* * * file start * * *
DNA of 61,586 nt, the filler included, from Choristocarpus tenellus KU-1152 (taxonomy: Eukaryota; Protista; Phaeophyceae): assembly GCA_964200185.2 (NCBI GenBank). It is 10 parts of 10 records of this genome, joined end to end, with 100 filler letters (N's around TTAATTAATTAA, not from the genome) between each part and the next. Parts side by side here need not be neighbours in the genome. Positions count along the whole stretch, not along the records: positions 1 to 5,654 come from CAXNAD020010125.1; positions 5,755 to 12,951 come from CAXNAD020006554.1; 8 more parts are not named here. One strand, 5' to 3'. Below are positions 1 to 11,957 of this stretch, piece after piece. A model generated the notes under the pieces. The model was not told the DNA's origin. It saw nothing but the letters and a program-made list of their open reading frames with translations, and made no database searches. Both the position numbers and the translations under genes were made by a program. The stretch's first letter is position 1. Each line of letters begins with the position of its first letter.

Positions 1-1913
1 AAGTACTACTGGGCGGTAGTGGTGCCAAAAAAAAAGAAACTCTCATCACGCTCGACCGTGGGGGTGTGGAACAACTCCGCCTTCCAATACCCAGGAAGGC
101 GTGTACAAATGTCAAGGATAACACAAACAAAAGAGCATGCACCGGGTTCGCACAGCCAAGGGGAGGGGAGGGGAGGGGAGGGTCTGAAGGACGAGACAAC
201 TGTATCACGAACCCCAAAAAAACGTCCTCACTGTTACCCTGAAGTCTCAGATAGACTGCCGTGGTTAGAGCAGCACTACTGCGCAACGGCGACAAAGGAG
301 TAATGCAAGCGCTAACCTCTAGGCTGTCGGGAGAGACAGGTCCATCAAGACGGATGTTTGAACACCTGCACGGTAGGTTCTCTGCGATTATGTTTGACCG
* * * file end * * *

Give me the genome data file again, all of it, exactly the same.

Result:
DNA of 61,586 nt, the filler included, from Choristocarpus tenellus KU-1152 (taxonomy: Eukaryota; Protista; Phaeophyceae): assembly GCA_964200185.2 (NCBI GenBank). It is 10 parts of 10 records of this genome, joined end to end, with 100 filler letters (N's around TTAATTAATTAA, not from the genome) between each part and the next. Parts side by side here need not be neighbours in the genome. Positions count along the whole stretch, not along the records: positions 1 to 5,654 come from CAXNAD020010125.1; positions 5,755 to 12,951 come from CAXNAD020006554.1; 8 more parts are not named here. One strand, 5' to 3'. Below are positions 1 to 11,957 of this stretch, piece after piece. A model generated the notes under the pieces. The model was not told the DNA's origin. It saw nothing but the letters and a program-made list of their open reading frames with translations, and made no database searches. Both the position numbers and the translations under genes were made by a program. The stretch's first letter is position 1. Each line of letters begins with the position of its first letter.

Positions 1-1913
1 AAGTACTACTGGGCGGTAGTGGTGCCAAAAAAAAAGAAACTCTCATCACGCTCGACCGTGGGGGTGTGGAACAACTCCGCCTTCCAATACCCAGGAAGGC
101 GTGTACAAATGTCAAGGATAACACAAACAAAAGAGCATGCACCGGGTTCGCACAGCCAAGGGGAGGGGAGGGGAGGGGAGGGTCTGAAGGACGAGACAAC
201 TGTATCACGAACCCCAAAAAAACGTCCTCACTGTTACCCTGAAGTCTCAGATAGACTGCCGTGGTTAGAGCAGCACTACTGCGCAACGGCGACAAAGGAG
301 TAATGCAAGCGCTAACCTCTAGGCTGTCGGGAGAGACAGGTCCATCAAGACGGATGTTTGAACACCTGCACGGTAGGTTCTCTGCGATTATGTTTGACCG